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The return of Jordan Shipley, as well as the expected improvement in Andrew Hawkins, should mean the Bengals are in the market for a receiver to start across from Green to round out what would be a strong receiving corps.

Both Jerome Simpson and Andre Caldwell will likely leave, but the talent is available for them to upgrade the position.

AJ Green's presence on the field allows the Bengals to look past the top tier receivers and concentrate on picking up value opposed to getting involved in a bidding war. Anyone from the group of Stevie Johnson, Mario Manningham and Brandon Lloyd would instantly become a starter for Cincinnati.

In the cases of Lloyd and Johnson, they could potentially elevate their level of play once signed because of the strong overall offense that they would be in in Cincinnati. Even if you look past those options, there are still receivers like Eddie Royal, Robert Meachem, Brandon Gibson and Laurent Robinson who could all be quality additions to Dalton's offensive arsenal.

It is much easier to fill out a roster with role players than it is to begin to build with new cornerstones. On offense, the only real cornerstone missing is a strong running back. Running backs are very common in the NFL, it is much more difficult to find a No. 1 receiver, starting quarterback or reliable left tackle.

Elevating the offense to a playoff worthy unit won't cost the Bengals much investment as far as money or offseason moves such as draft picks go.

This will allow them to build on a defense which already ranked in the top 10 last season.

Once they have addressed their own free agents, which should include re-signing maybe Manny Lawson, Reggie Nelson and not much else, the Bengals will have to inverse their approach that should be used on the offense.

The Bengals have a defense without any real superstars who are recognizable across the league. Leon Hall, the team's best defensive player, finished last season on IR with a torn Achilles tendon. Outside of Hall, Geno Atkins, Rey Maualuga, Keith Rivers and Carlos Dunlap give the team a talented front seven.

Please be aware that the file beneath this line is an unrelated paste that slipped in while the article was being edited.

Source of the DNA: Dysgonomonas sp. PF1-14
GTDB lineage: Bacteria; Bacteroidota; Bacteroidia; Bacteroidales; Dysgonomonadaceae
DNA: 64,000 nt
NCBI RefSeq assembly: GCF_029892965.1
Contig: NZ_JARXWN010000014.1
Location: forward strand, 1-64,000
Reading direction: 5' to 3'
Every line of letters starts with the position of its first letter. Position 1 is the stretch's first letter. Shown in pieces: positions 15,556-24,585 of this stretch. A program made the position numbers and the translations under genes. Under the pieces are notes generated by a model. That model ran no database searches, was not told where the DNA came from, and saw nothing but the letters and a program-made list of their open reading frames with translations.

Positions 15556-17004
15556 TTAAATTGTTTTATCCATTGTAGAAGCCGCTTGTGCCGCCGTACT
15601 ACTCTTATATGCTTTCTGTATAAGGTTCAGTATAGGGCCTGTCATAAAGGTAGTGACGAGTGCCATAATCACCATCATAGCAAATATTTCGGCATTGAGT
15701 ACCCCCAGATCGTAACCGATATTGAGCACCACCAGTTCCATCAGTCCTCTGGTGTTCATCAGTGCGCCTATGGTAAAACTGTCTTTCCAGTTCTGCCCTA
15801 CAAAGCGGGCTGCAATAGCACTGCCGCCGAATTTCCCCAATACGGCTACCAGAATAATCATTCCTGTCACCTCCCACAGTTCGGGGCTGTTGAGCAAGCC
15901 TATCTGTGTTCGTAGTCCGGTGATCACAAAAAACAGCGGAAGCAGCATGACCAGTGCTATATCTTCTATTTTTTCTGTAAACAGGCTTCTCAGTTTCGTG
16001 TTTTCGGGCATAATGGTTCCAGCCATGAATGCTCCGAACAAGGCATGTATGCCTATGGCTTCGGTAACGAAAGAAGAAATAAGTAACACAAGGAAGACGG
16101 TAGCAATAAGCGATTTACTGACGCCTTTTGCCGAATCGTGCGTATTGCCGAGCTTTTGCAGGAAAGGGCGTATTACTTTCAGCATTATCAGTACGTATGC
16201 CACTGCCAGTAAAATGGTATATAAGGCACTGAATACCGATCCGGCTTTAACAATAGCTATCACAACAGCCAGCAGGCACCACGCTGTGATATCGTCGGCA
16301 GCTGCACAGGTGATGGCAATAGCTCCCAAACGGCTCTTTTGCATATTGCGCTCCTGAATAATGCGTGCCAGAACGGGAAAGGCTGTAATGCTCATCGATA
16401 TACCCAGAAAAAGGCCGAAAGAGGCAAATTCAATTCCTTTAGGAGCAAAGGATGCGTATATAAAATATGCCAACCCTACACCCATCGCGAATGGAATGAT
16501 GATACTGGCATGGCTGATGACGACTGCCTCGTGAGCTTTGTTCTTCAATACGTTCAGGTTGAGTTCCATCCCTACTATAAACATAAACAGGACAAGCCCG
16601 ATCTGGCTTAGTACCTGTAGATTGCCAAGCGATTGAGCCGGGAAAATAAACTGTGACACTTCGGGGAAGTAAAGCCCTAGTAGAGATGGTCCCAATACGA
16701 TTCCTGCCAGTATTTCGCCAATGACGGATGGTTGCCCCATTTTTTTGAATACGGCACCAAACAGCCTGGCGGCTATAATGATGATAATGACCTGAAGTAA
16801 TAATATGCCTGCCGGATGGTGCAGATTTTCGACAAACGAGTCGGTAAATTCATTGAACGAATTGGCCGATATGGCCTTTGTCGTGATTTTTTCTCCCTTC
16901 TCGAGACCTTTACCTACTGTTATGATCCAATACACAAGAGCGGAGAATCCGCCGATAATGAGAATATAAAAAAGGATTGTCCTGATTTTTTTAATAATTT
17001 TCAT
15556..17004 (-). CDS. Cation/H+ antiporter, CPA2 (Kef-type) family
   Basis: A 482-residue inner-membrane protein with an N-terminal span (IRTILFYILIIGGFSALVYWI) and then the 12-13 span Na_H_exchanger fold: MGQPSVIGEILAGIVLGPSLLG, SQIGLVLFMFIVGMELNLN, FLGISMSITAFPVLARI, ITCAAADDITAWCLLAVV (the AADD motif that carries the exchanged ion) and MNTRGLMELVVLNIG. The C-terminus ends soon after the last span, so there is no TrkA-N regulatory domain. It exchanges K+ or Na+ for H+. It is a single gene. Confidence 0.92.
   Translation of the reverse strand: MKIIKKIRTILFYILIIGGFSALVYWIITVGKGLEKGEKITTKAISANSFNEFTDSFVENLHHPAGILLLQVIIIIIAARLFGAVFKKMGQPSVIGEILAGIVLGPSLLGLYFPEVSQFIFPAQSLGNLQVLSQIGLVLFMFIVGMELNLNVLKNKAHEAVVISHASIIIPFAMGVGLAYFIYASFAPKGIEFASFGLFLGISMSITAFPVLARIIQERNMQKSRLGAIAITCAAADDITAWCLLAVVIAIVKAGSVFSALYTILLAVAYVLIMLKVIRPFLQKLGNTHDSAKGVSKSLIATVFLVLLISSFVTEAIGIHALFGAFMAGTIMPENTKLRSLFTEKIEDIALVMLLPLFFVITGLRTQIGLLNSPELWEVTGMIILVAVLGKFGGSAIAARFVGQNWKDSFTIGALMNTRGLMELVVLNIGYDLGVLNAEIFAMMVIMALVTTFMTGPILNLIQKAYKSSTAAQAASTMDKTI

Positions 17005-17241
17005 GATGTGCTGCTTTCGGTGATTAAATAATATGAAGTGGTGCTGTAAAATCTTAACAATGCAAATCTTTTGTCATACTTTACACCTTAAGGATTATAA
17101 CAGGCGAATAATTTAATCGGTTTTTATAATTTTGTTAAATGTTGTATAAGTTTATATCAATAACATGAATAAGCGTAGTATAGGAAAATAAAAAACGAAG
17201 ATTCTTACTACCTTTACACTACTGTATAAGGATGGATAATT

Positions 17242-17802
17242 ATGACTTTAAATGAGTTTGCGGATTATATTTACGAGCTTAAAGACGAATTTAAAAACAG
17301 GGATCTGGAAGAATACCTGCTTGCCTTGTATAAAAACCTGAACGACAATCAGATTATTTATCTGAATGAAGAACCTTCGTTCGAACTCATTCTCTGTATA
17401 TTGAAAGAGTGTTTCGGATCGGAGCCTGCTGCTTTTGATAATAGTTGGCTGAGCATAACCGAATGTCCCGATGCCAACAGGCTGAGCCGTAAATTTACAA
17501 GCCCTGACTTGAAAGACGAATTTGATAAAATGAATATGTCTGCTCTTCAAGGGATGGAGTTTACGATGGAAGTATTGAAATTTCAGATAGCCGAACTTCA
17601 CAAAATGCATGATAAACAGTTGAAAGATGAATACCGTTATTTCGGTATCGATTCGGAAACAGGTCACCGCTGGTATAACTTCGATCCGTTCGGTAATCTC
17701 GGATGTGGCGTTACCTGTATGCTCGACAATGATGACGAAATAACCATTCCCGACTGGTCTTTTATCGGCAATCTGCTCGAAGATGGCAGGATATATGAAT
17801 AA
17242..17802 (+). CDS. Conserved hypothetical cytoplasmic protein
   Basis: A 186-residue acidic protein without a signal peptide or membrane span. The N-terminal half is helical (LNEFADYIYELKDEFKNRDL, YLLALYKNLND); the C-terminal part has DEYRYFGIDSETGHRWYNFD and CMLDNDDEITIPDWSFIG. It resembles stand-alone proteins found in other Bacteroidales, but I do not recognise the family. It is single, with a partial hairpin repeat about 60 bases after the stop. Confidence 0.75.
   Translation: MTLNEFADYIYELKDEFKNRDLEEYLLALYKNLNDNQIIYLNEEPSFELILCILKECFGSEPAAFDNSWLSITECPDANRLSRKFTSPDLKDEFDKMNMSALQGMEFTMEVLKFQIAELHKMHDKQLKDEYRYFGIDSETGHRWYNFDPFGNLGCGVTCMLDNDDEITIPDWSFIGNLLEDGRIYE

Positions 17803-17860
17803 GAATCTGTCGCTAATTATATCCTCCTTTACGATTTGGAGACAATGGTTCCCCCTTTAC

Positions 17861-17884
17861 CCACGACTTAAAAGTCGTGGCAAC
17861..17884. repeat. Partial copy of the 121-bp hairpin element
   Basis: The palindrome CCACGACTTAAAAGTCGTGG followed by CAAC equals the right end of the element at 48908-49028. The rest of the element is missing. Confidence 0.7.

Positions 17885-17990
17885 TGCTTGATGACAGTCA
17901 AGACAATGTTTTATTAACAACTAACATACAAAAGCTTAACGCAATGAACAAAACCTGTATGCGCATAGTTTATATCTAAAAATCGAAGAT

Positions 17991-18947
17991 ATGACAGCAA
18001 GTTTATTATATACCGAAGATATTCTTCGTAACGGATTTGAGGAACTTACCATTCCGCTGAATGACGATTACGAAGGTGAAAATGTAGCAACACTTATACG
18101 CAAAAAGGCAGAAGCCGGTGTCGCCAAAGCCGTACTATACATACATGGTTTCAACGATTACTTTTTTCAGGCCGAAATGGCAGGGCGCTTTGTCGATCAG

Grant Halverson/Getty Images

With a lot of depth up front, the Bengals need to add some studs to play with Hall on the back end.

The Houston Texans proved what could be achieved with a revamped secondary last season, adding both Joseph and Danieal Manning which had the knock-on effect of allowing Glover Quin to play safety instead of corner.

While there are no realistic sure thing options at safety for the Bengals in free agency, adding someone like Tom Zbikowski, Chris Hope, James Sanders, Abram Elam or Thomas DeCoud would bring a veteran presence to the back end while improving the quality of play over Chris Crocker.

Because the team isn't forced to address offensive issues in the draft, there is also the possibility of the Bengals investing a high draft choice to man the back of the defense. The Bengals are losing four corners to free agency, but their two starters remain under contract for next season.

Even though the free-agency class isn't stellar for safeties, Dwight Lowery, a cornerback who has excelled as a safety in the past, would be an astute addition for the defense as a whole because of his potential to start through the middle or be a backup cornerback.

Finding two starting corners is the most difficult part of assembling a secondary, the depth and safety positions can be filled out if needed.

The Bengals don't have any major glaring needs on defense. Therefore, the franchise has the opportunity to be aggressive if the courage is there. In their situation, two avenues are available to the team.

Either the Bengals can go all out by trying to make their offense elite to complement a top 10 defense, or they can bring in more game-changers to improve an already stellar defense.

The potential for a Mario Williams and Cliff Avril combination up front is there. Despite the team already having a lot of depth at defensive end, the Giants proved that pass-rushers are invaluable in the NFL this year. However there is also the chance that Mike Zimmer gets his way and the bank is broken for a Jim Leonhard and Dashon Goldson safety pair.

I say breaking the bank, but because the Bengals have such little committed to players for next year and because most of that money is committed to cornerstones opposed to role players, the Bengals could splash out in free agency while still having over $20 million free in cap space.

Obviously in the future, Andy Dalton and AJ Green will need to be signed to much bigger long-term deals, but for the immediate future, the Bengals can afford to splash out and look to take over the AFC North and even try to make a run at a Super Bowl berth.

Every team in the NFL has their problems, there is no such thing as a perfect team without any holes. The teams that win Super Bowls are the teams that keep their star players and find the right role players to complement them.

With two first-round draft picks, a talented base of cornerstone players to build around and over $40 million in cap space to spend on a class that suits the team's needs, the Bengals have to improve this offseason.

How much they want to improve will be determined by the franchise's willingness and determination to win. Some franchises have that determination but are restricted by their respective rosters and/or situations, the Bengals do not have that excuse.

Not at all. 

Tweeting @Cianaf